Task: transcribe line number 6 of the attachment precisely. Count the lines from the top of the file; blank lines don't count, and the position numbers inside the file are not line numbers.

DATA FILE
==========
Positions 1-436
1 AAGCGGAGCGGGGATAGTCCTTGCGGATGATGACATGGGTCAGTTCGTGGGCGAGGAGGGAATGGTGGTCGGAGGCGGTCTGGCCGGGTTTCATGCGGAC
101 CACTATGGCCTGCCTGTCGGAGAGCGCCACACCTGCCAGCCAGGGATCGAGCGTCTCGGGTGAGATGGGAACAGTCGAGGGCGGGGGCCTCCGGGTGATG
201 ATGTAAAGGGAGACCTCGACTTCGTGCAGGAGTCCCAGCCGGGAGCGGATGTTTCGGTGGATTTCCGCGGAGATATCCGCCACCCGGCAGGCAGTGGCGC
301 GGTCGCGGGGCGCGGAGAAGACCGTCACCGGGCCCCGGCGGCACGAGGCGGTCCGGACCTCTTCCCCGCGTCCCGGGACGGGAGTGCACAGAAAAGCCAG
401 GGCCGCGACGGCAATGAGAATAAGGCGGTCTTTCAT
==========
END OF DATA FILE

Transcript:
401 GGCCGCGACGGCAATGAGAATAAGGCGGTCTTTCAT